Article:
Background: In the USA, the postponement of childbearing reflects contemporary social norms of delaying marriage, pursing educational goals and securing economic stability prior to attempting conception. Although university students are more likely to delay childbearing, it is unclear to what extent they are aware of age-related fertility decline. The current study is the first of its kind to assess fertility awareness and parenting attitudes of American undergraduate university students.
Methods: Two-hundred forty-six randomly selected undergraduate university students (138 females and 108 males) completed an online self-report survey adapted from the Swedish Fertility Awareness Questionnaire. Students were evenly distributed between the freshman, sophomore, junior and senior classes with a mean age of 20.4 years.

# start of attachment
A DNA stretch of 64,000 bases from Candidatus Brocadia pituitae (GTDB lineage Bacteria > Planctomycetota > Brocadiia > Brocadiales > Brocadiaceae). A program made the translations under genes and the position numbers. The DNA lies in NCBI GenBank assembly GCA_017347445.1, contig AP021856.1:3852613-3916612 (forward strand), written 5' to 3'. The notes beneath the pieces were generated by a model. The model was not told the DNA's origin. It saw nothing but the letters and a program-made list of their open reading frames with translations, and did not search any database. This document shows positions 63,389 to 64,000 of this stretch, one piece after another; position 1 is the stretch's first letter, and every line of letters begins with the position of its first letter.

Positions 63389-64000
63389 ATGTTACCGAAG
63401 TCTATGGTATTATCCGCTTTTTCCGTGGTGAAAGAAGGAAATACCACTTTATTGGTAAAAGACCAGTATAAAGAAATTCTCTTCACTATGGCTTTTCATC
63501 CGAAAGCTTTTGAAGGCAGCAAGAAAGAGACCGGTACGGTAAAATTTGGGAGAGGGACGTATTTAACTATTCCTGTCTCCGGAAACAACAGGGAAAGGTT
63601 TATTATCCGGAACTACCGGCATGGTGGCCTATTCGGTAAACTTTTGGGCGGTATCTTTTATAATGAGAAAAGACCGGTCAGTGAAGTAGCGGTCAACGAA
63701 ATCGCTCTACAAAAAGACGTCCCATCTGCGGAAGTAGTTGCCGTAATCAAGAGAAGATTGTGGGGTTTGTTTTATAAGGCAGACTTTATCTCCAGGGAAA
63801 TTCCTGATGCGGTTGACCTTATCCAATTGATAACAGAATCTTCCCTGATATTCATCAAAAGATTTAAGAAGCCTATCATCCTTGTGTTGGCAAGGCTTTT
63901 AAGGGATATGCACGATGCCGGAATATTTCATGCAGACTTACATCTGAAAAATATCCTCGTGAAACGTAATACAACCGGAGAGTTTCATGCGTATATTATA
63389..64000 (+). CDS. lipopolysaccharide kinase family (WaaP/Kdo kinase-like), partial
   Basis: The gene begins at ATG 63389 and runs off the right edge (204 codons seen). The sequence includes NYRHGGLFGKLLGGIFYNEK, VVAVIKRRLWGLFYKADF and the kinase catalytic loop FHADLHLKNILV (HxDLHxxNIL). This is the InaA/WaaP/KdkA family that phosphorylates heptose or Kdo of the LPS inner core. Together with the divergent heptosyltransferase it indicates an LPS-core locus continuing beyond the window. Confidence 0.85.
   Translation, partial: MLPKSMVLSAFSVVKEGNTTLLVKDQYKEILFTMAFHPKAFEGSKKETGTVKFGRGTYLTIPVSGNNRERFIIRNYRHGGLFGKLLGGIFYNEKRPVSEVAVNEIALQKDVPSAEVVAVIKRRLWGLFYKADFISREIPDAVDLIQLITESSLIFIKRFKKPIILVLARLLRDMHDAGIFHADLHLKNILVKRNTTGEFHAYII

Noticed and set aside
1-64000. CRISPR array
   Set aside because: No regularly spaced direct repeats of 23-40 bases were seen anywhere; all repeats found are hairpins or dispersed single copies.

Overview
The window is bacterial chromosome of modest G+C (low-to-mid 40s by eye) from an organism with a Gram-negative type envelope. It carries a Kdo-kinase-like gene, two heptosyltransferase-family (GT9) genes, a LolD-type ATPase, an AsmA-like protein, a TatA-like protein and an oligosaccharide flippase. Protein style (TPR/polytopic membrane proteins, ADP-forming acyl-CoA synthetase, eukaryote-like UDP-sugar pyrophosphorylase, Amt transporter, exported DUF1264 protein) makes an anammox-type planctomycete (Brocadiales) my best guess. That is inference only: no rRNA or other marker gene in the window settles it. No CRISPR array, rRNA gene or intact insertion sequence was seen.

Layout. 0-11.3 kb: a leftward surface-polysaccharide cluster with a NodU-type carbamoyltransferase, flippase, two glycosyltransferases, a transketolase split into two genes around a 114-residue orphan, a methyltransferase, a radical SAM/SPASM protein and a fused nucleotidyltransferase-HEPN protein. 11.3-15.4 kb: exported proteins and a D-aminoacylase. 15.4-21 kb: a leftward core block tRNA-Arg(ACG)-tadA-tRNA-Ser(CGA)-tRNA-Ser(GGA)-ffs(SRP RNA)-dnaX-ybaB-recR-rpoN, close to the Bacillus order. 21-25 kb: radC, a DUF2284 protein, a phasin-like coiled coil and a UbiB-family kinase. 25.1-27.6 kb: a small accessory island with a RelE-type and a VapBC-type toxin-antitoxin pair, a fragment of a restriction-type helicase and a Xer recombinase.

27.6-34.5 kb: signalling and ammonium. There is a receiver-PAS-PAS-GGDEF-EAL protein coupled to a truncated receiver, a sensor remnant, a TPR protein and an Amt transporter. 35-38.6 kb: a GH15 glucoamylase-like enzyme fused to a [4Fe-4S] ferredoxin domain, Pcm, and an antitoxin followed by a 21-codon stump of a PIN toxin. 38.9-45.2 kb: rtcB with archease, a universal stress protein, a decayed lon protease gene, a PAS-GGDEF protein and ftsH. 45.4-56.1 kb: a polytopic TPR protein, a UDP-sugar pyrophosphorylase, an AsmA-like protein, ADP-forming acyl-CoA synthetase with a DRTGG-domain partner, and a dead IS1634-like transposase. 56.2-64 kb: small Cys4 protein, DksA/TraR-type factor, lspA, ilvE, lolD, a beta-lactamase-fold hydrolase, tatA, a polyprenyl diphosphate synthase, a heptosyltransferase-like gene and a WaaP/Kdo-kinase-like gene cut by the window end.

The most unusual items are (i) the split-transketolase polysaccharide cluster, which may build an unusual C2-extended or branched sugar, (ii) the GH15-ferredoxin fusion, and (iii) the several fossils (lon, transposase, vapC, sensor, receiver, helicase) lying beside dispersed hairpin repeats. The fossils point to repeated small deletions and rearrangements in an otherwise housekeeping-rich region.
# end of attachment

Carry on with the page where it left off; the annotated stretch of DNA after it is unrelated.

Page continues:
Results: Participants wanted to have their first and last child within the window of a woman's fertility. However, participants demonstrated a lack of fertility awareness by vastly overestimating the age at which women experience declines in fertility, the likelihood of pregnancy following unprotected intercourse and the chances that IVF treatments would be successful in the case of infertility. Nearly 9 in 10 participants want to have children in the future and viewed parenthood as a highly important aspect of their future lives.
Conclusions: Delaying childbearing based on incorrect perceptions of female fertility could lead to involuntary childlessness. Education regarding fertility issues is necessary to help men and women make informed reproductive decisions that are based on accurate information rather than incorrect perceptions.